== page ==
What GOP Outside Groups Learned From the Health Care Fight

Activists and advocates hope to get in earlier on what will likely be the next big legislative debate—tax reform.

The House Rules Committee meets to shape the final version of the Republican health care bill before it goes to the floor for debate and a vote, at the Capitol in Washington, Wednesday, March 22, 2017.
AP Photo/J. Scott Applewhite
April 2, 2017, 8 p.m.

Conservative groups that flexed their political muscle to stop the House health care plan are already looking for a more diplomatic approach in the GOP’s next policy battles.

Though many of the same groups that vowed big money to oppose the American Health Care Act have drawn a similar line in the sand over key components in House leadership’s tax-reform plan, leaders from Americans for Prosperity and Heritage Action say they’re taking lessons from the chaotic health care debate to avoid another showdown with leadership on a top policy priority this spring. Chief among their takeaways: Be more engaged in the initial legislation—something conservatives think they’re in a better position to do after forcing leadership to pull a vote on the health care bill.

“The era of a small group of folks in leadership going into the proverbial smoke-filled room, coming out, and ramming something through 10 days later, is over,” Americans for Prosperity President Tim Phillips said in an interview with National Journal.

Though Phillips initially said AFP didn’t want to “micromanage the process” on repeal-and-replace, it opposed the AHCA for not going far enough to remove Obamacare tenets. Koch groups pledged millions in electoral support to members who bucked leadership on the bill, and Phillips said AFP would follow through with ads explaining that position to allies’ constituents back home.

“From our standpoint of lessons learned, it’s to be even more vigilant in proactively detailing key components of the legislation that need to be there,” Phillips said. “We’re working very hard to do that on tax reform, and hopefully on the budget and broader spending as well.”

But those plans come as leadership is already exploring ways to further cut health care dissenters out of their process. In the wake of AHCA’s failure, the White House suggested that it would instead reach out to moderate Democrats for help on health care, and President Trump took to Twitter threatening retribution against members of the House Freedom Caucus in the 2018 midterms.

While House Speaker Paul Ryan downplayed the idea that Democrats could give them the votes needed for Obamacare repeal, outside groups aligned with House leadership are also gearing up for a more-stick-than-carrot approach to wrangling their own members. The Ryan-aligned House super PAC, Congressional Leadership Fund, pulled reelection support for vulnerable Rep. David Young of Iowa after he came out against AHCA, and has no plans to go back in on his behalf. The policy group, American Action Network, ran TV ads in the districts of House Freedom Caucus members, drastically increasing spending from previous policy fights.

“I wouldn’t be surprised if there’s a bigger focus in reaching out to those districts even earlier,” said AAN spokeswoman Ruth Guerra, who predicted the group’s tax-reform campaign would easily surpass the $10 million it spent on health care. “We’re always looking for new and more aggressive ways to ensure we can pass these big legislative priorities.”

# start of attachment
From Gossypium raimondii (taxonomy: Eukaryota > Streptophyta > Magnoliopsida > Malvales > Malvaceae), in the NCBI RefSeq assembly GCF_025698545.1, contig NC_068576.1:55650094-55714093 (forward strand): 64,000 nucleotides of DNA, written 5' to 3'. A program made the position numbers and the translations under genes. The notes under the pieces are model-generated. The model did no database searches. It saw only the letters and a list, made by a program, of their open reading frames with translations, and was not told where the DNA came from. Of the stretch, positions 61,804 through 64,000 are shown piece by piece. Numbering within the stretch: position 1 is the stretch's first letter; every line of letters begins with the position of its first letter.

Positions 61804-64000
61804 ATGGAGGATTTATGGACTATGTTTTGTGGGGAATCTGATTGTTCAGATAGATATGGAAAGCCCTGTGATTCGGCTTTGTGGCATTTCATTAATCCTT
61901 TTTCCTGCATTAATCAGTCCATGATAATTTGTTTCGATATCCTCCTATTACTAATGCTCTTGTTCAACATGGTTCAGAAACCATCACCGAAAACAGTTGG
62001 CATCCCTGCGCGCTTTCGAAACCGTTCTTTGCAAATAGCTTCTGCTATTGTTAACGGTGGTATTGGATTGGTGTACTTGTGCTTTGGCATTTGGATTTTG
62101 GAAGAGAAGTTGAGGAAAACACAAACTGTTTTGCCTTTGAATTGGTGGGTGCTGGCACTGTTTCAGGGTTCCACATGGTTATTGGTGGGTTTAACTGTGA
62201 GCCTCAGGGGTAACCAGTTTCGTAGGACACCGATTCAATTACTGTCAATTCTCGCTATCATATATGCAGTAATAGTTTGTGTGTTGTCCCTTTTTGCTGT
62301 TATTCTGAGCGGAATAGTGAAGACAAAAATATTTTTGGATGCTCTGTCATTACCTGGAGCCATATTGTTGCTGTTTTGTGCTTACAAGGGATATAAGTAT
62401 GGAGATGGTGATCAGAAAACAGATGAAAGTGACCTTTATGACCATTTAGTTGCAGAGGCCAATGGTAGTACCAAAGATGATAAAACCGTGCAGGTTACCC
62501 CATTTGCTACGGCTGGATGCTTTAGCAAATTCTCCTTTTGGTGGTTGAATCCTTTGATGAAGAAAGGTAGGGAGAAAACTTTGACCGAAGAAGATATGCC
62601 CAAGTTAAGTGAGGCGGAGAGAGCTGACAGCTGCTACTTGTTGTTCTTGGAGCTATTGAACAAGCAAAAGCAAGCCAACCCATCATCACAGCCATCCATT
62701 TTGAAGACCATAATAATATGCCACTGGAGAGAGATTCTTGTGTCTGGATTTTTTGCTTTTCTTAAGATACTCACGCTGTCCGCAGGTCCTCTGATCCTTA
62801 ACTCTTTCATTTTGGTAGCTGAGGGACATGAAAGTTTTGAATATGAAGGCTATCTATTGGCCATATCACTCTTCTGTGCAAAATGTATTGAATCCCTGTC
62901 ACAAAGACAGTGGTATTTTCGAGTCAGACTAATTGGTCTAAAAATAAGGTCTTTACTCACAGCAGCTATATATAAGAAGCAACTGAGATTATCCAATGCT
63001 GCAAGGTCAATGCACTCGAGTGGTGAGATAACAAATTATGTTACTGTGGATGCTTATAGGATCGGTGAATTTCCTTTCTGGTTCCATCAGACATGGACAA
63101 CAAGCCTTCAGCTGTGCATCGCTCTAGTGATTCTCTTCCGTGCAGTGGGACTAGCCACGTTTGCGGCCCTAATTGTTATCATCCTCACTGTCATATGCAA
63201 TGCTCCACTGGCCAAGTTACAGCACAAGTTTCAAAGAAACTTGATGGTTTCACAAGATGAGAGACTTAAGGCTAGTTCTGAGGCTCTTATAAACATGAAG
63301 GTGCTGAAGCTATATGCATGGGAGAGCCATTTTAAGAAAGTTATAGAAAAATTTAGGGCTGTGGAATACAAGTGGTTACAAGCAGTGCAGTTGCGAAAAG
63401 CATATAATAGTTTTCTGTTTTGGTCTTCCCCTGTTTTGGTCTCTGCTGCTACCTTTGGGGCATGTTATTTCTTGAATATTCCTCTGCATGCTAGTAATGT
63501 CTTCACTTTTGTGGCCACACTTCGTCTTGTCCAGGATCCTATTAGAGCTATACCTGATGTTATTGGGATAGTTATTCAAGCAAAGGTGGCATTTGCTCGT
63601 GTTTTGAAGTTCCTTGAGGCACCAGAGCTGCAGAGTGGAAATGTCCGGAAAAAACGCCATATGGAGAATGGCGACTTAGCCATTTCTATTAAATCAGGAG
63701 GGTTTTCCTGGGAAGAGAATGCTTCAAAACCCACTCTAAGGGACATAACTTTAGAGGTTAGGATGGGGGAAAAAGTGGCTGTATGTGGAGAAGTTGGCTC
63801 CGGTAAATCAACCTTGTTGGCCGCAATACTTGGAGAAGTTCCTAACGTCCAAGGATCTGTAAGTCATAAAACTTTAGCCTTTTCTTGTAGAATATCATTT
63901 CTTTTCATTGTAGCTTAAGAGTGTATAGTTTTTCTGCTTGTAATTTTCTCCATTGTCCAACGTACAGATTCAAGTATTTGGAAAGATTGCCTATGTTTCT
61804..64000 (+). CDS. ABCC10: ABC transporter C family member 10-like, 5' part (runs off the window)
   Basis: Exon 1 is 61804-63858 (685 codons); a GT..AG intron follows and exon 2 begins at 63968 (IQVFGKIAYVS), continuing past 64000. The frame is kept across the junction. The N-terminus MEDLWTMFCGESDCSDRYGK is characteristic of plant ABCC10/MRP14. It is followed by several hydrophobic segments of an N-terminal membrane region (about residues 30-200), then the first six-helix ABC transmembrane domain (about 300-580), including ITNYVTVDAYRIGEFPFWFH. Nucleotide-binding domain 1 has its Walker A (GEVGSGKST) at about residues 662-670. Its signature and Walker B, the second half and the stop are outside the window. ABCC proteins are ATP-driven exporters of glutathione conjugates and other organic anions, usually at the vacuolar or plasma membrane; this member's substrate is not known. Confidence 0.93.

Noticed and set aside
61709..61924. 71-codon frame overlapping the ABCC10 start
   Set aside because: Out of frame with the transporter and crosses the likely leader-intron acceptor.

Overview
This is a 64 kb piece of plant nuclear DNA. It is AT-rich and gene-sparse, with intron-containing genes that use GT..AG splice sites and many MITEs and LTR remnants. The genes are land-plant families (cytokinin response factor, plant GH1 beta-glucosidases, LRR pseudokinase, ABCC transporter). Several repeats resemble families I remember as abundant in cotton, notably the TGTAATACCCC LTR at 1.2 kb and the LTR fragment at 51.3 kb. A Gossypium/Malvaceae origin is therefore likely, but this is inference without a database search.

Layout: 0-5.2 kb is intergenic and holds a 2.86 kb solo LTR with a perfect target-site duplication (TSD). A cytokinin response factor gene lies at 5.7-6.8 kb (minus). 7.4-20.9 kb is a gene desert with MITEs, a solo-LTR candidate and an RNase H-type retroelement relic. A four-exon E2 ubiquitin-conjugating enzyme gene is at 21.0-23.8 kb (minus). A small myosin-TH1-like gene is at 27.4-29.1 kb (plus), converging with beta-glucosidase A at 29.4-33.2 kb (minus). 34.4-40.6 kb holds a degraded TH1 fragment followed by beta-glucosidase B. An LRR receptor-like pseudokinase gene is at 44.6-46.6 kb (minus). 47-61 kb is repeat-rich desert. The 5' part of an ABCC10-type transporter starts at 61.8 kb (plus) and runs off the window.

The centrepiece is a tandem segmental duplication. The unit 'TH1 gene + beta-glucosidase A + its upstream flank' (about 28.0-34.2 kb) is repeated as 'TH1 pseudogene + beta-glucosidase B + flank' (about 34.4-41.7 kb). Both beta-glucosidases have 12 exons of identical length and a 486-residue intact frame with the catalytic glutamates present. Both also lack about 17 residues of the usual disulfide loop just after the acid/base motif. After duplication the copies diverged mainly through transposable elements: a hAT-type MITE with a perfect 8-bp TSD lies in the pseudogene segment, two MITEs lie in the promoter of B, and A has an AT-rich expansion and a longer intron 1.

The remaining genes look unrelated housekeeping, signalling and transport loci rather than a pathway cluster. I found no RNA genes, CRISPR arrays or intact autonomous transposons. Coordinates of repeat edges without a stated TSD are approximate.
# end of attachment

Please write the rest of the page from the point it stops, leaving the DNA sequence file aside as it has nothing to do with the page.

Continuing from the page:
While Trump wasn’t able to persuade Freedom Caucus members in the first health care debate, Guerra said the president’s personal investment in tax reform could also up the ante on how far he’s willing to go.

Right now it’s unclear whose side Trump will take on one of the more controversial components of Ryan’s blueprint, the border-adjustment tax. Conservative groups consider the proposal to be a giant national sales tax, and have already stated railing against it. Trump recently signaled support for the BAT, but some of his chief advisers oppose it, and his own comments have left room for questions about where he stands.

Even without the border-adjustment tax, outside groups are laying out very specific standards for their support.

“It’s a hopeful sign that there are some general areas of agreement, like genuinely deeply lowering the corporate rate … but that isn’t enough,” said Phillips. Pointing out the disconnect on health care, he said AFP would “go further” in laying out expectations, including sending its state directors to the Hill to communicate those goals with members.

Regardless of leadership’s threats to find new allies, conservatives are optimistic that their experience on health care has increased their chances for a seat at the table.

“The best case scenario is that folks … take a deep breath and realize that important policy objectives are within reach,” said Dan Holler, vice president of communications and government Relations at Heritage Action. “There’s a realization that legislation of this importance and magnitude needs buy-in from the conservative part of your conference, the moderate part of your conference, and the middle part of your conference.”

Holler also downplayed the idea that leadership could make up those votes with Democrats.

“I don’t think those members of the Democrat Party exist anymore,” said Holler. “Their mode right now is resistance.”

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